Voters deserve to know origins of secret money in elections

Twice last week, the U.S. Senate refused to allow full debate on the DISCLOSE Act, which would require complete disclosure of spending on big-money advertising in candidate elections. Twice, the Senate failed to invoke cloture, the procedural motion that requires 60 votes before the Senate can even consider legislation.

“Huge sums of secret money are flooding into our elections, and without full disclosure the voters won’t know who is trying to buy influence,” said Elisabeth MacNamara, national President of the League of Women Voters.

“Secret money should have no place in our elections, but we all know it is there, drowning out the voices of everyday Americans. Twice this week, our elected leaders in Washington, the men and women who had the power and opportunity to help, failed to take up the DISCLOSE Act,” MacNamara said.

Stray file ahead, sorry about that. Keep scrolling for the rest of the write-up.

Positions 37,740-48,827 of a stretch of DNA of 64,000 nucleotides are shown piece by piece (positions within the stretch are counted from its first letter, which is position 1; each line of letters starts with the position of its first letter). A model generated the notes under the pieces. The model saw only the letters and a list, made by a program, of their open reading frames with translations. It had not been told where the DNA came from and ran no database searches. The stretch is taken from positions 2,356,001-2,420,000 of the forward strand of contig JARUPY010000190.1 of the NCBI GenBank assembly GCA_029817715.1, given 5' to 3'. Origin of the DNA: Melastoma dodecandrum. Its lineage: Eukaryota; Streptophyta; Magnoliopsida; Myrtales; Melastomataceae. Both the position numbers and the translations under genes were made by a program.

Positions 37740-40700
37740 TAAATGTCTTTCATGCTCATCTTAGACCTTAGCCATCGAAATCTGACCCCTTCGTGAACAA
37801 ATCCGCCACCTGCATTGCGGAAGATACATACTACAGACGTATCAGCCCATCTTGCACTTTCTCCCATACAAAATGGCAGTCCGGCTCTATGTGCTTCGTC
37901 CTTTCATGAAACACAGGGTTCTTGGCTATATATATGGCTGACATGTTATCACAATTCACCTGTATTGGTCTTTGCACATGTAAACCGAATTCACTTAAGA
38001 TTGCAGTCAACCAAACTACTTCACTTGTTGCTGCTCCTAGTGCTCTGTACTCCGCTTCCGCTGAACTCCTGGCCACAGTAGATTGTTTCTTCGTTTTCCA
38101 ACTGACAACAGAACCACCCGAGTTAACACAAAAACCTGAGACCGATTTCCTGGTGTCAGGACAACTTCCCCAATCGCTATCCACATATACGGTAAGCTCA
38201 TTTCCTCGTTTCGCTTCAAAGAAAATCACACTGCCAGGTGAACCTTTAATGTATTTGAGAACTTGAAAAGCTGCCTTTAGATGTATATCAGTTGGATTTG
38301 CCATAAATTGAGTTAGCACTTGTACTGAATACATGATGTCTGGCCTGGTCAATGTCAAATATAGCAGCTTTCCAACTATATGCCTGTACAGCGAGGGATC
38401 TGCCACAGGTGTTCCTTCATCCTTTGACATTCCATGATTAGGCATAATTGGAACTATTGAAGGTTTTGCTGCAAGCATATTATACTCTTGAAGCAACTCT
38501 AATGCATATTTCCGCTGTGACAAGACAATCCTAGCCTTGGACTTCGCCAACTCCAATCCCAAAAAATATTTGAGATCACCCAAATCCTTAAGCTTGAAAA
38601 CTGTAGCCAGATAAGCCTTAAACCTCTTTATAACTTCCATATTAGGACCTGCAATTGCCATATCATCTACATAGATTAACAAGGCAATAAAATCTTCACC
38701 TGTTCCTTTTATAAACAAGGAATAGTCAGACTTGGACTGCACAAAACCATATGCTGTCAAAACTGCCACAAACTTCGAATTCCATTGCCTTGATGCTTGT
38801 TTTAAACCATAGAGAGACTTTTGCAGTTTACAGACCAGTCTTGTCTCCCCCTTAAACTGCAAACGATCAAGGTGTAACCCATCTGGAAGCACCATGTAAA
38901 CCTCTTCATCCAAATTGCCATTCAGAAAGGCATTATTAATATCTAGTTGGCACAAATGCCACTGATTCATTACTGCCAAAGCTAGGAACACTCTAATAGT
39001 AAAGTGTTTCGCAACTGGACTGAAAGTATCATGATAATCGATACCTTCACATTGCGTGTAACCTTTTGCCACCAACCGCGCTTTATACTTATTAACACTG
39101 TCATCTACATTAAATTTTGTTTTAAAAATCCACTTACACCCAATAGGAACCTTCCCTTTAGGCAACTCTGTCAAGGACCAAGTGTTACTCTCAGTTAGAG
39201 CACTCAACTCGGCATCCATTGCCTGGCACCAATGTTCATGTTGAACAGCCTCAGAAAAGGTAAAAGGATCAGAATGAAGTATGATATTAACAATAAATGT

“Fortunately, Senator Udall and Senator Bennet did vote to allow debate on this vital issue,” said Cath Perrone, LWV of Colorado. We are proud that the senators from our state stood up for the voters against the special interests pouring huge sums of secret money into the elections,” she said.

“The League supports the DISCLOSE Act of 2012 because we believe that Americans deserve all the information they can get before they vote,” said MacNamara. “The DISCLOSE Act builds on disclosure requirements already approved by the Supreme Court in Citizens United when it said that disclosure is important to ‘providing the electorate with information.’”

“The League and its partners in the voting rights community will continue to push for passage of DISCLOSE because secret campaign money undermines the role of the voter and corrupts the election process. Tell us where the money is coming from and let the voters decide. The DISCLOSE Act is an important step towards eliminating secret money, and we will not give up,” concluded MacNamara.

The website for the League of Women Voters of Montezuma County is

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